Capsized Ship Hamstrings Local Livelihoods in the PhilippinesJuly 25, 2008 By Sonia SchmanskiSpeaking at the
on May 16, Leona D’Agnes described Philippine fisheries as the “global epicenter of marine biodiversity.” A little more than a month later, on June 21, a ferry transporting 22,000 pounds of toxic cargo crossed paths with Typhoon Frank and capsized off the Philippine island of Sibuyan. In addition to the endosulfan (a pesticide banned in the United States) buried within its hold, the ferry carried some 850 passengers; 56 survived the wreck, 173 are confirmed dead, and more than 600 are still missing—their bodies presumed trapped within the wreckage of the ship. Wilson Center
Due to concern about releasing the endosulfan or the 70,000 gallons of oil into the surrounding water, and disagreement over how best to remove the cargo, recovery efforts have yet to begin, though Sulpicio Lines Inc., owner of the vessel, recently agreed to a 40-day time frame for removing the cargo and the bodies inside the ferry.
Though there have been no leaks, fishermen in the area have been banned from plying their trade in the weeks since the incident. Fishing communities can ill afford this sort of livelihood disruption. As D’Agnes explained, “fishermen are the poorest of the poor in the Philippines.” One such fisherman, Walden Royo, agreed with this assessment and spoke for many in his community when he said that the country’s actions in the wake of the event are “slowly killing us.” The island’s remoteness has impeded the delivery of relief supplies, and rural fishing communities often lack access to alternative livelihoods. Municipal fisheries, D’Agnes reported, provide 80 percent of the protein requirements of residents of these villages.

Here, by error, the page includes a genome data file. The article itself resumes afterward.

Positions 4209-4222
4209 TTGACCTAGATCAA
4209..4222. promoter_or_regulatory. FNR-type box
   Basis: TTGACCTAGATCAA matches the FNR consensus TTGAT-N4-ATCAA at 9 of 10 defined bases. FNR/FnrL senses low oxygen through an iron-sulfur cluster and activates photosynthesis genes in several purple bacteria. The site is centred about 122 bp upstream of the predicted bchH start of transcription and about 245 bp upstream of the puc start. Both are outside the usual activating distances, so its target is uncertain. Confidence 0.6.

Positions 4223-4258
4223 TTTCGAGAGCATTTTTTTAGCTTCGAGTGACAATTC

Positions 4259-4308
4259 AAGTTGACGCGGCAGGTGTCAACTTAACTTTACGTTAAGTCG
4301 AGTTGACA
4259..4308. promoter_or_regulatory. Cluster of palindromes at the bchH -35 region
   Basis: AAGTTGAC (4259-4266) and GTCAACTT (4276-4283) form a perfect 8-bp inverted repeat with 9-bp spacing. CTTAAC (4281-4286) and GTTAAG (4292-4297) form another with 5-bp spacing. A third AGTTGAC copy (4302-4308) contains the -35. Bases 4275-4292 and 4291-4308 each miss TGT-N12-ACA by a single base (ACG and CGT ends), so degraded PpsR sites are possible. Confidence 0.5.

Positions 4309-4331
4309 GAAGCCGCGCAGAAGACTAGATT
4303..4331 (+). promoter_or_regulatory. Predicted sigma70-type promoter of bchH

On July 10, 1,000 fishermen from Sibuyan gathered their boats around the bow of the ferry to sing a prayer for the victims and push for removal of the wreckage. There is often conflict between protecting the environment and protecting livelihoods, but in this case, the government has to choose between exposing fishermen and their families to potentially toxic waters and cutting off their primary source of income and food. Royo expressed the desperation felt by many of his peers to IRIN news: “When will they begin to realize that we need to fish?” he wondered. “When our children are already dead?”
Join the Conversation
- The incredible plan to make money grow on trees | Sam Knight | World news | The Guardian
- Can the planet handle China's new two-child policy? | Guardian Sustainable Business | The Guardian
- Learning from India's "Smart" Farming Villages | Pulitzer Center
- More than 15m people on life-saving HIV drugs, report says | Global development | The Guardian
- Sinking into Paradise: Climate Change Worsening Coastal Erosion in Trinidad | Inter Press Service